On October 25 Dr Geoff Wells presented to the State History Conference 2015 at Robe SA, on the Robe Conservation Study 1979.

This study was a ground-breaking piece of work in many ways. Mounted at the end of a decade which had seen the first substantial building blocks put in place in environmental policy and legislation, at both Federal and State levels, it reflected a view of community development that was ahead of its time and still relevant today.

Key to the work was an insistence on a fully integrated conception of development, which embraced natural environment, historical, cultural and built environment in a conception of place.  It also had a focus on the community’s own attitudes and perceptions. It took a firm position that the potential for sustainable development (a term they used, one of the earliest uses of it) lay in the hands of the community itself, in an informed understanding of the integrated structure of the place they lived in, and the meaning they themselves found in it.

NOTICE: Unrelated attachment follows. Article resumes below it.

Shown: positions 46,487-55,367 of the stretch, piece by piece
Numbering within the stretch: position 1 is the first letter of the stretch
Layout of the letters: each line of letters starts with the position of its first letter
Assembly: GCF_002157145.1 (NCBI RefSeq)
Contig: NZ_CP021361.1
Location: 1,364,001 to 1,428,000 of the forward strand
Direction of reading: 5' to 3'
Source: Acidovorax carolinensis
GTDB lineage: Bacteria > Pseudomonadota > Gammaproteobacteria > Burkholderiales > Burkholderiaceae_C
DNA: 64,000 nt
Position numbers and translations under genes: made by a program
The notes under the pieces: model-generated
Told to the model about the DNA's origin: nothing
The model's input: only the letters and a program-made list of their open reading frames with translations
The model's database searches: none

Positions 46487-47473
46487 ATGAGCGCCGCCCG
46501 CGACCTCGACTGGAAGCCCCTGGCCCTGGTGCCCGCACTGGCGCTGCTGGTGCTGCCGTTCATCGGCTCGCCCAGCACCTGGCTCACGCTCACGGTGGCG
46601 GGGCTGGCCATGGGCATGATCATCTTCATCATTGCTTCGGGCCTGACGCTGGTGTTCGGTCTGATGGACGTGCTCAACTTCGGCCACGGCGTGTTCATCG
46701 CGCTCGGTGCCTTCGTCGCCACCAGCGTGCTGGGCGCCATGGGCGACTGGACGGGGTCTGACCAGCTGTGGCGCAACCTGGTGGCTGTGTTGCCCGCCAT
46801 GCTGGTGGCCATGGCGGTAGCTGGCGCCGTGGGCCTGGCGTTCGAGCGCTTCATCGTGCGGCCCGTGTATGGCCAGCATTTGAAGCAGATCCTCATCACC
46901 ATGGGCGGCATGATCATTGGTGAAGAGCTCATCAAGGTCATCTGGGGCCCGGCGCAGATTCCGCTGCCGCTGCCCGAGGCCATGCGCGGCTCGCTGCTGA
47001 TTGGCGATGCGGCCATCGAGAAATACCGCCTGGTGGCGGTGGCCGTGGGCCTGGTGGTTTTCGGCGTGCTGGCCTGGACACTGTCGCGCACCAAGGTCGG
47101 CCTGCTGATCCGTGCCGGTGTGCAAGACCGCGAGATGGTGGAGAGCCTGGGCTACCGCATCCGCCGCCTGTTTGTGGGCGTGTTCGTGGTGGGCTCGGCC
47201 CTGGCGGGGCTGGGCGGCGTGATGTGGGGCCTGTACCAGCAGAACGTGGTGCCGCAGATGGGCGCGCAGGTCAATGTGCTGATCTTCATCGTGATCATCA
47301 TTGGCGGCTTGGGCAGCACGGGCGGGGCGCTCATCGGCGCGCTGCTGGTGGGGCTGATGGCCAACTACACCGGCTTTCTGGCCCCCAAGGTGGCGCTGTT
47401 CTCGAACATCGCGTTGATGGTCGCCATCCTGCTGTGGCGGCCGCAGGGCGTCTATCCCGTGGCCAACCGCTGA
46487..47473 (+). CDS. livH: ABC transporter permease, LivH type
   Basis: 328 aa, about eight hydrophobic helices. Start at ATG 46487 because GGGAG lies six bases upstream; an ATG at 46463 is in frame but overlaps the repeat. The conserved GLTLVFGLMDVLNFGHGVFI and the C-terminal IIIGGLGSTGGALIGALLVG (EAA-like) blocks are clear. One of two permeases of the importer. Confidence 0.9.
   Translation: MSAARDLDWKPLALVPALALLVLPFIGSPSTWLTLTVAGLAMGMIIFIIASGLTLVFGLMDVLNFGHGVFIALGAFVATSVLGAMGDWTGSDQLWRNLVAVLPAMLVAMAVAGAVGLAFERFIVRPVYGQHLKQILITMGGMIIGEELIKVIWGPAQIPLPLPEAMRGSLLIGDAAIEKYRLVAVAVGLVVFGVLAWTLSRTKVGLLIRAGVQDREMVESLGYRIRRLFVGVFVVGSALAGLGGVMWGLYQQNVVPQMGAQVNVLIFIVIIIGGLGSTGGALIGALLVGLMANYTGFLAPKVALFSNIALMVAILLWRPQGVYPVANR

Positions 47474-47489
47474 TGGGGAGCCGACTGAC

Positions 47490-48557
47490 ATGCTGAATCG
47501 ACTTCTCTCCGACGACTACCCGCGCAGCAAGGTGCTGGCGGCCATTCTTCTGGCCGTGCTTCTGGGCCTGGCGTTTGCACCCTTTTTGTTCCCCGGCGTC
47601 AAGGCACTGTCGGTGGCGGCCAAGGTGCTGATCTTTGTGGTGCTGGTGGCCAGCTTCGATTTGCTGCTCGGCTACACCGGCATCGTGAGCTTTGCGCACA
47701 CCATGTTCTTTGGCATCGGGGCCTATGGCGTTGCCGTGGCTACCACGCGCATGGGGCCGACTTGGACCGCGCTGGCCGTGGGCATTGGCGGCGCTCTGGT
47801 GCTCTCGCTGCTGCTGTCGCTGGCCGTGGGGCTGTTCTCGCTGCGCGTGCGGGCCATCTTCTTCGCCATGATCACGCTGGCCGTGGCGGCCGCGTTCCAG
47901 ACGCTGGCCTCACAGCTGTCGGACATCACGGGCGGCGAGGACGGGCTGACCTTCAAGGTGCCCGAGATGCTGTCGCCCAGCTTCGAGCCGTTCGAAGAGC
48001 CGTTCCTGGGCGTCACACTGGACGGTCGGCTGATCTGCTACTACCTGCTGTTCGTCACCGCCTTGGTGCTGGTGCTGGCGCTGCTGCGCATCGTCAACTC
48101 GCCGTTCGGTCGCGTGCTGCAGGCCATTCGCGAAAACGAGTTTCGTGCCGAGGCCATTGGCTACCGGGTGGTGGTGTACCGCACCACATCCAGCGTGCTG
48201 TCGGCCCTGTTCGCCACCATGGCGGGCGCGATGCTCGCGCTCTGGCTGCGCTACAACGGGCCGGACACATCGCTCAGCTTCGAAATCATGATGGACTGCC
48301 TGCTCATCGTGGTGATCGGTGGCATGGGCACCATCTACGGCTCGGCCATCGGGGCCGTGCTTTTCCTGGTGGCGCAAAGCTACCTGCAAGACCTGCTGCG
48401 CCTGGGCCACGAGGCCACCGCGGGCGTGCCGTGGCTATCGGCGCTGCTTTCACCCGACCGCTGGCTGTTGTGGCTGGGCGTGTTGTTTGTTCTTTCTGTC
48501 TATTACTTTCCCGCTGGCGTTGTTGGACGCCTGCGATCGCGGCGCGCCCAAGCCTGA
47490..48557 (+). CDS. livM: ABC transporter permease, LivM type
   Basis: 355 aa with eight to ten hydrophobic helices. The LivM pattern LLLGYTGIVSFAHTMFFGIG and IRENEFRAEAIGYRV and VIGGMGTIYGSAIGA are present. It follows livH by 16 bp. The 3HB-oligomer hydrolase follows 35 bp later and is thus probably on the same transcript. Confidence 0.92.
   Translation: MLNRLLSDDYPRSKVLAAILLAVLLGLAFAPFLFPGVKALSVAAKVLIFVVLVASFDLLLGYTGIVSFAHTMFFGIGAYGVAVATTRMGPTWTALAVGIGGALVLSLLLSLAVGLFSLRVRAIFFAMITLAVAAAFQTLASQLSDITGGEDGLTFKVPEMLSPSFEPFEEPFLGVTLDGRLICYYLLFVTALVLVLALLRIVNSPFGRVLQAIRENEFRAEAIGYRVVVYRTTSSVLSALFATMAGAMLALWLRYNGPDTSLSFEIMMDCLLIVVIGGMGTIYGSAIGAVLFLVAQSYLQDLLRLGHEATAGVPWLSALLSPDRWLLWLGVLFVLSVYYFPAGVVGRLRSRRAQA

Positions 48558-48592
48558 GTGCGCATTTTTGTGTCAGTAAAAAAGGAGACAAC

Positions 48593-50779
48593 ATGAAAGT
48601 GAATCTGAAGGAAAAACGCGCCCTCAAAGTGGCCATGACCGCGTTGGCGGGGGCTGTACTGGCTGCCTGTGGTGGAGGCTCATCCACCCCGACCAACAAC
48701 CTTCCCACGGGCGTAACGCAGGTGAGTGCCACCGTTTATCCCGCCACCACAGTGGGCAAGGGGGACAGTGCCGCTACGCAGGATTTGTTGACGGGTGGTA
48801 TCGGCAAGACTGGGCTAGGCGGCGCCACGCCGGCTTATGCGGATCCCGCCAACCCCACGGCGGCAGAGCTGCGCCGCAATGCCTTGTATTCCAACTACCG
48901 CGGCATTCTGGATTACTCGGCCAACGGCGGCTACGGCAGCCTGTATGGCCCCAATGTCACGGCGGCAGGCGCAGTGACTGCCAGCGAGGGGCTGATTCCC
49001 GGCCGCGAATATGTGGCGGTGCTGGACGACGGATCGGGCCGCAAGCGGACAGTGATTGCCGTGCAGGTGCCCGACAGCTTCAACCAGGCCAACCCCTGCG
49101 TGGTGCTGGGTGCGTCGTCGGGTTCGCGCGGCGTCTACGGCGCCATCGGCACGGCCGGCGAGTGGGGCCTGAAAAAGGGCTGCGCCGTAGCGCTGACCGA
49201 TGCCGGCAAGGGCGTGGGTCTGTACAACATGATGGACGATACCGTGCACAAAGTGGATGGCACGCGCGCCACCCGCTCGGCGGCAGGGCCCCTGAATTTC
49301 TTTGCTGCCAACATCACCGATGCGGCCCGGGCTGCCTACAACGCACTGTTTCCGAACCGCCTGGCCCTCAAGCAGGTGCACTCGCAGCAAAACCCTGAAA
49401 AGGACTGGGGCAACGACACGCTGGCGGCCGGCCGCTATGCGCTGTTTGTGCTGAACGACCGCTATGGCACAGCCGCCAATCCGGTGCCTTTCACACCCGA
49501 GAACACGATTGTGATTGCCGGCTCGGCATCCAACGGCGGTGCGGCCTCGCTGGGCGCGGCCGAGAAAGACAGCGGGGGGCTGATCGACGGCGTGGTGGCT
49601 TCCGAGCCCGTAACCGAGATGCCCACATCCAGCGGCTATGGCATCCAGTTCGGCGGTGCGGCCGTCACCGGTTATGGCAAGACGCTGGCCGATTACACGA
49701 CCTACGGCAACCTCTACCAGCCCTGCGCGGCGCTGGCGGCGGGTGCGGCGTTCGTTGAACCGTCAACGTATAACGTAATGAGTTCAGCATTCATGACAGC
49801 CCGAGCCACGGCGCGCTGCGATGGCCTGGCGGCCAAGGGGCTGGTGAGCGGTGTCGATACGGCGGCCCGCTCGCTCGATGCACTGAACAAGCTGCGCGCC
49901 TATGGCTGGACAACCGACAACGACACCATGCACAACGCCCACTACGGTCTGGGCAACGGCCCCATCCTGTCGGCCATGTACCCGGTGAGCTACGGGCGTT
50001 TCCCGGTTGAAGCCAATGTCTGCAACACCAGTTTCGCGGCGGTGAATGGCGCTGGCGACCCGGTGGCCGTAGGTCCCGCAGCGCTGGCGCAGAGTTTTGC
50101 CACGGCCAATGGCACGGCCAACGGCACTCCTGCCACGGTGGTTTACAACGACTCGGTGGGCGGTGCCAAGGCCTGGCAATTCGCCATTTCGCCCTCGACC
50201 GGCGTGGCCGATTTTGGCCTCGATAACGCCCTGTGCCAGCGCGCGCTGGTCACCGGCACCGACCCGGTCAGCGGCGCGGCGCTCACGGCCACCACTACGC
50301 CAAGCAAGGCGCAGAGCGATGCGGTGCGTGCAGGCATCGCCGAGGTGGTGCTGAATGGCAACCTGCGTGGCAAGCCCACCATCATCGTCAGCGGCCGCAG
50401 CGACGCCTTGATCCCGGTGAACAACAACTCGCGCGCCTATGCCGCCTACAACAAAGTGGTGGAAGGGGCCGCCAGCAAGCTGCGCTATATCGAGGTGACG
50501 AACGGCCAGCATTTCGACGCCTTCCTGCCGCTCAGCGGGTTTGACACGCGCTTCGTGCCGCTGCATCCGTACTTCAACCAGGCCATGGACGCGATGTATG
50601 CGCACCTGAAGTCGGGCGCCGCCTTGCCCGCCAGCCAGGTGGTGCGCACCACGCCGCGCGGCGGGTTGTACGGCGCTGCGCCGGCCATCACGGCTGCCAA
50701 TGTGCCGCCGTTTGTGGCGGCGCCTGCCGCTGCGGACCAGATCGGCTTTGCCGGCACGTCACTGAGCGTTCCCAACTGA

The presentation proposed that these principles find a place in the development of sustainability concepts and programs, through the following decades into the present, in the UN Sustainable Development goals. They are therefore are relevant and urgent now as they ever were.

The podcast of the presentation is here, or listen below:

The slide presentation is here.

The running sheet is here:  Robe Conservation Study 1979